Wednesday, 2 March 2011

Transparency Barnet council style


Barnet council leader Lynne Hillan has budged. She has. I'm sure she'd deny it, but I will say it. After telling the Times series on Monday that there'd be no filming, blogging or tweeting in the public gallery while she is Leader (are you sure you want to bring that up, Lynne?), this morning she had made some attempt to appear reasonable. She told the Times that, although residents still would not be allowed to film the council meeting:
“I think the world has moved on since we last debated this. Frankly we all expect to be able to find the whole world on YouTube now.

"My own view is that the public would be best served by us live streaming council over the web, but this is a matter for the whole of council to debate. I am happy to have that debate at full council in the near future.”
Well, that's it then, she's budged, and we'll hold her to it. She takes some shifting, does Lynne Hillan, but a good fortnight of harrying, and judicious use of the pronouncements in favour of transparency from her own government, plus one manic afternoon on phone and email to Bindmans, human rights lawyers (I have to thank them a lot for their work) have resulted in this grudging half-promise to bring Barnet into the 21st century.

Unlike some more frugally-minded bloggers, I think that the council should spend some money on getting the job done properly and having professional filming, as Haringey does, for example. And then, in addition to that, allowing blogging, filming and tweeting in the public gallery.

My own experience of filming in the public gallery was that it is pretty tedious, but then my equipment was a bit clapped out (and, to be frank, so was I). But AL managed to get some nice clips. See them here.

The interest with these clips is less the content - it's a council meeting, fer chrissakes! - than the fact that AL got these bits of film at all. Because AL and me, in my own feeble way, and Mrs A, all had to do our filming with the threat of being booted out hanging over us.

In the event, we were not booted out (I came close, for a bout of sustained heckling, but I won't bore you with the details of that now). Whatever the "legality" (huh!) of Barnet council's filming ban, at least among some parts of the council apparatus - some of the Tory group, some of the council officers: it's not clear who - there isn't the appetite to enforce it.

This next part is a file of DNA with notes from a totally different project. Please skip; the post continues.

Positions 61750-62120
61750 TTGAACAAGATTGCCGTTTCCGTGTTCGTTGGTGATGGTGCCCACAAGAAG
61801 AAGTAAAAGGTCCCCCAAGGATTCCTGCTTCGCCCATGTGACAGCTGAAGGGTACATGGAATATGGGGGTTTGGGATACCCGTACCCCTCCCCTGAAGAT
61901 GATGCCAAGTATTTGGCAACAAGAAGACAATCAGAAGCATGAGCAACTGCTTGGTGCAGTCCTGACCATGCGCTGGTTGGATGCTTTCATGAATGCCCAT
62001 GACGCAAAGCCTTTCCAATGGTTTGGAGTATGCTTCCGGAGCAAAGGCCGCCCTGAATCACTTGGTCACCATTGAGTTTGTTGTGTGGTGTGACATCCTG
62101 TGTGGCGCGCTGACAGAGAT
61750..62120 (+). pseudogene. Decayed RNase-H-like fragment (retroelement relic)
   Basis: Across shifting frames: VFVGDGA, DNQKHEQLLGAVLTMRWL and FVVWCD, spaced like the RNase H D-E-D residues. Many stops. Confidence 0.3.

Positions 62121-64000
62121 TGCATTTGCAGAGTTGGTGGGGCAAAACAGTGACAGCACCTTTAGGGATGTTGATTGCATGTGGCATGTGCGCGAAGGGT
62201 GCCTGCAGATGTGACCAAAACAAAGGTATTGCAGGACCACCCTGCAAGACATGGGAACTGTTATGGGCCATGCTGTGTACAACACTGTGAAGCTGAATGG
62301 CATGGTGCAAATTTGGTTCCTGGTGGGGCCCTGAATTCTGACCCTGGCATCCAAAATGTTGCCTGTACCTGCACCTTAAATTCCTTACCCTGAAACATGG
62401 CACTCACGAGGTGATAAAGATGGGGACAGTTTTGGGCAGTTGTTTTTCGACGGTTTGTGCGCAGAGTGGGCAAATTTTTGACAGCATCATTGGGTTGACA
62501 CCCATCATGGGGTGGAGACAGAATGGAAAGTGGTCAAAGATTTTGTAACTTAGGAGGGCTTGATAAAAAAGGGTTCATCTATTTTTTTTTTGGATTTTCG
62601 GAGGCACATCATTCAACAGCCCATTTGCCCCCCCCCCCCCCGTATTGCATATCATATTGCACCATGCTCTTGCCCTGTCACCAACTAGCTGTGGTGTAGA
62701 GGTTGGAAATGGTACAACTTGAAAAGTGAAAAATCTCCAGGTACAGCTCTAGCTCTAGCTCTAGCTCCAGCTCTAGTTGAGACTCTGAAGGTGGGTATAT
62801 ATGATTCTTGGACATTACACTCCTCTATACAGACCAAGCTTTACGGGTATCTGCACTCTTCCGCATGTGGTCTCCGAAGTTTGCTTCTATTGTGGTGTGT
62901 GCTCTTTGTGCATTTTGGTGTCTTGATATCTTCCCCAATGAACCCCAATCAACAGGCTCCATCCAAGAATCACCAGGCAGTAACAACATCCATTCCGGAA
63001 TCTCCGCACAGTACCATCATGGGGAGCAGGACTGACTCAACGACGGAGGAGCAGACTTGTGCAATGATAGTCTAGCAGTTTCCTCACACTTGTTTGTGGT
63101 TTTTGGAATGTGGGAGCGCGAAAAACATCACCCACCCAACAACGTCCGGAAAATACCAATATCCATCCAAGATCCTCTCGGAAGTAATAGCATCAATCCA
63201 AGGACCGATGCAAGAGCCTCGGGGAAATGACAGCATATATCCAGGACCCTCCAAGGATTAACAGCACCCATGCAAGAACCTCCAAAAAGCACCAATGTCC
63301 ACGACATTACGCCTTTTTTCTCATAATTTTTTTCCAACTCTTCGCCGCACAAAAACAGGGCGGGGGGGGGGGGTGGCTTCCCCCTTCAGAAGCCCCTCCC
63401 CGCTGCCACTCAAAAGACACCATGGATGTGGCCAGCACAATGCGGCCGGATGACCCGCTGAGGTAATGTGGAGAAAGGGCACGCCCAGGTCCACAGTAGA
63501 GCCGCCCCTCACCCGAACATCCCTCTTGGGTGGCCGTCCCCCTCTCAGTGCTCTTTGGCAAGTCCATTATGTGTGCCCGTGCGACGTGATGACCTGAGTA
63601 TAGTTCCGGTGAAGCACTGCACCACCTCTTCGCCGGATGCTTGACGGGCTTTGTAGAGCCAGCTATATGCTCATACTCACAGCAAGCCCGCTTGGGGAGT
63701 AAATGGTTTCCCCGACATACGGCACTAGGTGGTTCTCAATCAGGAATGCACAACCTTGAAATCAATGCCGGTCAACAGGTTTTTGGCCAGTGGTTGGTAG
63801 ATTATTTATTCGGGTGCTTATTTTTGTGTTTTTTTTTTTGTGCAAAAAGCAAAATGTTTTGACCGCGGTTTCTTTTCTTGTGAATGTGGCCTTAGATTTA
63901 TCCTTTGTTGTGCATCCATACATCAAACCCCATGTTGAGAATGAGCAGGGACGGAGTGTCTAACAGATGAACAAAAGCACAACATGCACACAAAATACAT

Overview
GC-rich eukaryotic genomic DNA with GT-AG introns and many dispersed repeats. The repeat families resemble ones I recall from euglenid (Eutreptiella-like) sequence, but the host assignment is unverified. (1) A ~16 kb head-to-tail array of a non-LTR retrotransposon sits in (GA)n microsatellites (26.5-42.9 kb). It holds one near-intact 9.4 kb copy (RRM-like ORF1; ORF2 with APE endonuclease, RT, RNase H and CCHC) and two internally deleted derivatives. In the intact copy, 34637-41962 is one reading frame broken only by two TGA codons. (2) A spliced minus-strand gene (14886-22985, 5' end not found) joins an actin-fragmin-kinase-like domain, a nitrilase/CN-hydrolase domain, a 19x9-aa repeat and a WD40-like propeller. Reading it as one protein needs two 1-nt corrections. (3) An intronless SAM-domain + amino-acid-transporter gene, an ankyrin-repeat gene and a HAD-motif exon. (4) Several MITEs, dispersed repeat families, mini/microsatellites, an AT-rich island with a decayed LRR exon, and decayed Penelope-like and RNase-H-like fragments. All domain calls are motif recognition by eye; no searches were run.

That's great news. It means the ban is a dead letter.

P.S. Oh, yeah, the g*ts passed their £54.4 million cuts and privatisation budget, but let's celebrate our tiny victories. On those, we build.

3 comments:

Daniel Hope said...

Look, on the face of it the Council spending £100,000s on web streaming is a move forward but upon scrutiny I think the case falls apart.

Whilst my objection to the Council web streaming the meetings is based on waste of public funds for something the Big Society could provide for free, it is more deep rooted.

Firstly, Hillan is proposing this as she wants to maintain complete control (and no doubt intellectual property rights) to all of the footage. This will massively stifle press freedom (especially when joined with other points)

Secondly, where will the cameras point? What will be edited out? When will the borough solicitor pull the plug?

Thirdly, if the Council puts in some rudimentary, unreliable, low resolution and choppy service they will then move to ban (as parliament does) others filming or recording. This is the real move behind this and an objection that I cannot see being overcome.

So what will be the outcome? Will we have Eric Pickles full coverage of meetings? No. We will have Egypt or Libya style state broadcast channel rather than the flourishing freedom of the press that this government wants.

As @grantshapps tweeted last night - what does Barnet Council have to hide?

baarnett said...

I agree with DH - let us just argue for private enterprise videoing from the public gallery.

People can, for instance, video their own planning applications (including on-site visits), or licensing applications, from now on.

There's a Cabinet Resources Committee meeting tonight, here, where people can test out the current retreat by the regime.

Mrs Angry said...

I agree with you, Dan -er, how did that happen? The argument is about freedom of choice. Even if Barnet installed their own system, which they should have done long ago, this is a separate issue to the rights of citizens to do their own reporting.